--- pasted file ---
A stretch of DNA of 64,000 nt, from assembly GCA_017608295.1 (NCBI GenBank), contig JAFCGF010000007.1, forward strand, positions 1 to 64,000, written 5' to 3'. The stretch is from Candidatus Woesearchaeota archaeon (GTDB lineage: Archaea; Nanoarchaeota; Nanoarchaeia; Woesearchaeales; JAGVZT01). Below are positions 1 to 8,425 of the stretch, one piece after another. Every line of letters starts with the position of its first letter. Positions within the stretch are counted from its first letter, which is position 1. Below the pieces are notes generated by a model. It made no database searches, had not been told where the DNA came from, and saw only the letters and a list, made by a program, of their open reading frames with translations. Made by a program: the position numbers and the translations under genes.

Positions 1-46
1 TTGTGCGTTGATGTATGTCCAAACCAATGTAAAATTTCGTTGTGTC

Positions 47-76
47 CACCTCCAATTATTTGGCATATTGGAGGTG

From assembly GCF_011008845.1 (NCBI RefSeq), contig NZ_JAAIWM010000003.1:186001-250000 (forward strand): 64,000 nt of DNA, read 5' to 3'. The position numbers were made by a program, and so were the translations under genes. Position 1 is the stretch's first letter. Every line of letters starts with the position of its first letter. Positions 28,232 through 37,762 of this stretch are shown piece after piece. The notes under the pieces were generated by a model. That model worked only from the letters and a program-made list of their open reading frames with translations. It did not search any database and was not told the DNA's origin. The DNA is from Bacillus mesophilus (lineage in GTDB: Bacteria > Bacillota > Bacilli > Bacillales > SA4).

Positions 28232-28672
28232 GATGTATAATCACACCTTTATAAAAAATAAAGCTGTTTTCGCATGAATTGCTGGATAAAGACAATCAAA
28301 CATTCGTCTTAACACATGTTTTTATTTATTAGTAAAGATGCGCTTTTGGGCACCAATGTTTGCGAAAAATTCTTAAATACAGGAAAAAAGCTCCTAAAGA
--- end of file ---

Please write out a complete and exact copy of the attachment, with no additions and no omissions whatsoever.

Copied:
A stretch of DNA of 64,000 nt, from assembly GCA_017608295.1 (NCBI GenBank), contig JAFCGF010000007.1, forward strand, positions 1 to 64,000, written 5' to 3'. The stretch is from Candidatus Woesearchaeota archaeon (GTDB lineage: Archaea; Nanoarchaeota; Nanoarchaeia; Woesearchaeales; JAGVZT01). Below are positions 1 to 8,425 of the stretch, one piece after another. Every line of letters starts with the position of its first letter. Positions within the stretch are counted from its first letter, which is position 1. Below the pieces are notes generated by a model. It made no database searches, had not been told where the DNA came from, and saw only the letters and a list, made by a program, of their open reading frames with translations. Made by a program: the position numbers and the translations under genes.

Positions 1-46
1 TTGTGCGTTGATGTATGTCCAAACCAATGTAAAATTTCGTTGTGTC

Positions 47-76
47 CACCTCCAATTATTTGGCATATTGGAGGTG

From assembly GCF_011008845.1 (NCBI RefSeq), contig NZ_JAAIWM010000003.1:186001-250000 (forward strand): 64,000 nt of DNA, read 5' to 3'. The position numbers were made by a program, and so were the translations under genes. Position 1 is the stretch's first letter. Every line of letters starts with the position of its first letter. Positions 28,232 through 37,762 of this stretch are shown piece after piece. The notes under the pieces were generated by a model. That model worked only from the letters and a program-made list of their open reading frames with translations. It did not search any database and was not told the DNA's origin. The DNA is from Bacillus mesophilus (lineage in GTDB: Bacteria > Bacillota > Bacilli > Bacillales > SA4).

Positions 28232-28672
28232 GATGTATAATCACACCTTTATAAAAAATAAAGCTGTTTTCGCATGAATTGCTGGATAAAGACAATCAAA
28301 CATTCGTCTTAACACATGTTTTTATTTATTAGTAAAGATGCGCTTTTGGGCACCAATGTTTGCGAAAAATTCTTAAATACAGGAAAAAAGCTCCTAAAGA